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Saturday, June 15, 2024

Myths and misconceptions about health: The power of medical categories

What is it about medical categories that makes them so powerful? Why are people, particularly from the U.S., so confident in their accuracies? Why is it that simply getting the name right makes all the difference in the experience of illness? And why does it give people the right to hierarchize the way things are assorted? With these questions in mind, I want to discuss the tendency to view medical categories as absolute and fixed.

There is a misconception that the labels in medicine are certainly correct and that these labels are the only way to interpet health issues. If you question the integrity of scientific medicine, you will eventually, if not quickly be corrected for your lack of understanding or incompetence of the underlying science.

Think of all the effort put into the creation of categories in The Diagnostic and Statistical Manual of Mental Disorders (DSM). The DSM defines disorders, and when diagnosed by the appropriate clinician, its certainty is hardly questioned. Although the psychiatrists are aware that these illnesses are culturally and contextually dependent, many non-psychiatrists are not aware of this. However, this view is not always as rigidly held by the clinical professionals, as they try to impose their beliefs about the body and mental health on other countries.

Specifically, after the tsunami hit the Indian Ocean in 2004, the World Health Organization (WHO) wanted to send psychiatrists for mental health services, particularly for the treatment of post-traumatic stress disorder (PTSD). Now, I am not saying that WHO is a terrible organization. I acknowledge that they were merely doing their best to send help to the devastated populations. However, why are they authorized to say that the population will certainly have a PTSD epidemic? While I do agree that these populations surely experienced an immense amount of mental and physical stress, I don’t agree that psychiatric diagnosis and treatment is the only way to deal with post-disaster stress.

There are cultural differences in how people react to trauma, and therefore there is variability in how people palliate the pain and suffering that follows. In Western ideology, people are encouraged to help themselves before they help others, whereas in countries like Sri Lanka, people are encouraged to help others before they help themselves. As a result, Sri Lankans have their own way of dealing with the trauma, and is does not necessarily align with how the West would interpret the event, despite the scientific data indicating so. Thus, mental disorders are very much a product of culture and context, so appropriating one’s interpretation of illness to another context is highly questionable.

Medical categories are not only ambiguous, but they are also subject to change within the context that creates them. Two interesting examples are homosexuality and gender identity disorder. The American Psychiatric Association diagnosed homsexuality as an illness until 1973 and only recently, in 2012, was the term “gender identity disorder” removed from the DSM. Although gender identity disorder has been removed, it is now replaced with “gender dysphoria” which classifies a person’s discomfort and incongruence between their assigned gender and experience/expression of gender as a mental problem. Therefore, what is and is not categorized as a mental problem is far from being fixed, so surely what we consider an illness today is subject to change.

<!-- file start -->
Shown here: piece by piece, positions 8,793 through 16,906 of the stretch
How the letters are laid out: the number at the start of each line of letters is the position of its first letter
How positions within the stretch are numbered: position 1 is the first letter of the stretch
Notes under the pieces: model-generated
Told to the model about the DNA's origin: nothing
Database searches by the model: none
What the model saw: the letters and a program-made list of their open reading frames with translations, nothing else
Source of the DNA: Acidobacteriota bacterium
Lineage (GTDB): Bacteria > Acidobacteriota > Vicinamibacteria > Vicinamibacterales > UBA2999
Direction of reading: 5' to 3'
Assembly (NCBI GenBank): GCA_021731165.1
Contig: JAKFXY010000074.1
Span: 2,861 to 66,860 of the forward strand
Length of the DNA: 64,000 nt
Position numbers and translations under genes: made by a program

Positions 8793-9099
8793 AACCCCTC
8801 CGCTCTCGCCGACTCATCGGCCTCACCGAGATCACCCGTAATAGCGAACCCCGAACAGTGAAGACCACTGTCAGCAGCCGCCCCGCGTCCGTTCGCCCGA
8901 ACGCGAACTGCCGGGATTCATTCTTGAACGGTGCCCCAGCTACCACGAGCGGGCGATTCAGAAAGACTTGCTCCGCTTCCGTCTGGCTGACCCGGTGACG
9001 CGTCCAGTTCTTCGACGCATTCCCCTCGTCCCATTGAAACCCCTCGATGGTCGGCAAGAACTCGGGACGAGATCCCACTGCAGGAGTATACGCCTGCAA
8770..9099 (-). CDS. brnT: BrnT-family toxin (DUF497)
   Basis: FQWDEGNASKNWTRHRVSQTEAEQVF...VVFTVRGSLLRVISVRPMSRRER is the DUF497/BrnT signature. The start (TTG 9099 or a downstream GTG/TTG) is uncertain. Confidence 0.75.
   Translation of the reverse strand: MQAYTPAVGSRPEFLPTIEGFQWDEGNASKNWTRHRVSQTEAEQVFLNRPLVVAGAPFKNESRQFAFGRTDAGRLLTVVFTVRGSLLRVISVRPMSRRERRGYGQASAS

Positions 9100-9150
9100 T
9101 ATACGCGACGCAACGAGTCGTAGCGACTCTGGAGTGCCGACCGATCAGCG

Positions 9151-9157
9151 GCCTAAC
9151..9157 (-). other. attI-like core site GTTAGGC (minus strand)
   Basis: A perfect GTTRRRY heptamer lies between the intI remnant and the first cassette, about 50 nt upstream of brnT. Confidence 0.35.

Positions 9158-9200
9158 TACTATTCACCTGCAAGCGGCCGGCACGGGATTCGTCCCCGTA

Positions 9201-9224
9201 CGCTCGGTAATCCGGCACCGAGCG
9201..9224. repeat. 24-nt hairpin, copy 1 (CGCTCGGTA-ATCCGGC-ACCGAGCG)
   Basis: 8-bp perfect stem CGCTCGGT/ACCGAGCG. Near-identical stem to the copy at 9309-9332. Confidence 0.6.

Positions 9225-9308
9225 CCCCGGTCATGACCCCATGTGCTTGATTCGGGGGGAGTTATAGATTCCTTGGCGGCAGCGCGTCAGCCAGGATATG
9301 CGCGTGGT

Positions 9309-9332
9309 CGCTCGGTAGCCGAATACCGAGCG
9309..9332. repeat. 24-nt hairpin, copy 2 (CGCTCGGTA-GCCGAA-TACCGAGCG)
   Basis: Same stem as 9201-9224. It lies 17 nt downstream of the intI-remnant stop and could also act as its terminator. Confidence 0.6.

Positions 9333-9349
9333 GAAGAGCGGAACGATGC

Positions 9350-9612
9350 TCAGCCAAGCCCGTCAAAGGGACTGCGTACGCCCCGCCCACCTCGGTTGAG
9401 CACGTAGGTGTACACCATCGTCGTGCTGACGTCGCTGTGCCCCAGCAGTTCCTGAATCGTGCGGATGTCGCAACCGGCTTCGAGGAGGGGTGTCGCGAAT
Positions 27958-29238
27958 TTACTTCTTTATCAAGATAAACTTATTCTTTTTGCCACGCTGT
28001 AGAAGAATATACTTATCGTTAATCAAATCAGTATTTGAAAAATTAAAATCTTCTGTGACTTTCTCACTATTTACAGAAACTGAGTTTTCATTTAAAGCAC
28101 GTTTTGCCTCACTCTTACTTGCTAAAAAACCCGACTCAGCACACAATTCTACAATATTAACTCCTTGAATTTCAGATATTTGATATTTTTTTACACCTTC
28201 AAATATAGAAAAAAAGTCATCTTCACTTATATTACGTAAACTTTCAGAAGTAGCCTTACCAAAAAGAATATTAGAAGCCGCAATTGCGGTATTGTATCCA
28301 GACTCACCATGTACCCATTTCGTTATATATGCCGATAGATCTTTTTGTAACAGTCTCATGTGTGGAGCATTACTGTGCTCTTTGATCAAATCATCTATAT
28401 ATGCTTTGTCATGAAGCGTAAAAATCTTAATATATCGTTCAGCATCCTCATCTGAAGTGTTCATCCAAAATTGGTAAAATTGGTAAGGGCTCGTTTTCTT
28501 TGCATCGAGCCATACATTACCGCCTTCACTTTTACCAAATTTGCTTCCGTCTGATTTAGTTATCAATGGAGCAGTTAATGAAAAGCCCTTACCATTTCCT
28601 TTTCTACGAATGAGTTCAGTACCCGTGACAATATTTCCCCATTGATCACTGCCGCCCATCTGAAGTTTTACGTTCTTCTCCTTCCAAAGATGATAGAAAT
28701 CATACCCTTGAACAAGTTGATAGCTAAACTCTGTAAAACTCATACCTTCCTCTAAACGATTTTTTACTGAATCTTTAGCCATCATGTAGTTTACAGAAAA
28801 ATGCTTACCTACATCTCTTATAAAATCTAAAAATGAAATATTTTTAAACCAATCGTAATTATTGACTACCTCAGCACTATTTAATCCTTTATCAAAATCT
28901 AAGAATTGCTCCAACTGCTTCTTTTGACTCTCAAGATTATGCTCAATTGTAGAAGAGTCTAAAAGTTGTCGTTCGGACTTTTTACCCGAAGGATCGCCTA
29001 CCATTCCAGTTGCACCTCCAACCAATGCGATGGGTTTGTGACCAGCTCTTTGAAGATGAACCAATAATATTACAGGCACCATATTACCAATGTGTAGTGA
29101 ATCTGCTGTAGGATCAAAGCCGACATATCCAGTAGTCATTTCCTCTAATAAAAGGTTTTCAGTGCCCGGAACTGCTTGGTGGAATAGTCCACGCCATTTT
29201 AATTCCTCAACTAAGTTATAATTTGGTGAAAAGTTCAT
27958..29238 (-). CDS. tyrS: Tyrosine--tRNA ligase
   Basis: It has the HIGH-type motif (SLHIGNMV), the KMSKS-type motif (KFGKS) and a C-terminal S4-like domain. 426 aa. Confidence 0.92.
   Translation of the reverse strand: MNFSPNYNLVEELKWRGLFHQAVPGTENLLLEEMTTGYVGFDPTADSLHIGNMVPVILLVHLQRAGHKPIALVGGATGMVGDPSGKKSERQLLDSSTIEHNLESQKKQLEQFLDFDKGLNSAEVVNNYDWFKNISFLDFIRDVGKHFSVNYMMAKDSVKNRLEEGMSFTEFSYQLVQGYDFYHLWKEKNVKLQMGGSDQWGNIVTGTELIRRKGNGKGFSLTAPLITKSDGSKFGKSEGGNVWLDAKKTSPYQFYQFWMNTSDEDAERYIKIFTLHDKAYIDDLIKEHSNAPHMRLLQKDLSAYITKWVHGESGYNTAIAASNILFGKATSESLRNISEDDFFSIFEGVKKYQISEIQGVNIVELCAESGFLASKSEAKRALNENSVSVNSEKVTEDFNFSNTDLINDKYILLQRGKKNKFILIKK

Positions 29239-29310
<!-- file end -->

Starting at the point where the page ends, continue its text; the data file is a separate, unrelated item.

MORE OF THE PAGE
What is most interesting about these categories is their power to allow or prevent individuals from access to health care. If a clinical problem is not as easily or precisely diagnosed, then people’s perception of it as an illness is delegitimized. Many problems arise for the individuals with these unclassifiable disorders as a result of this downplay. For instance, insurance companies are less likely to support illnesses that are not labeled. A person can be suffering from medical issues, but if it does not have a specific name or diagnosis, then it becomes untreatable, or at least theoretically very difficult to treat. If biomedical professionals cannot classify it, then either the disease is not yet apparent or the patient is faking it. This makes it appear as if only the proper name of a condition can legitimize a person’s suffering. The narrow scope of health and suffering closes its conception of other forms of pain, not otherwise specified by their manuals or textbooks. In addition to the lack of health care, individuals receive stigma from friends, family or clinical professionals because they don’t have a “real” disease or illness. Essentially, classification designates the realness of a person’s clinical problems.

Medical categories are powerful. They can determine whether you receive treatment or not. They can legitimize people correcting you for not appropriately using their classifications. They can stigmatize the unclassifiable within the structural framework of the medical institution. However, as powerful as medical categories can be, they are not absolute. Even the almighty science is subject to error as it cannot define a notion as arbitrary as truth.

Tiffany Marquez can be reached at tmmarquez@ucdavis.edu

Graphic by Tiffany Choi.


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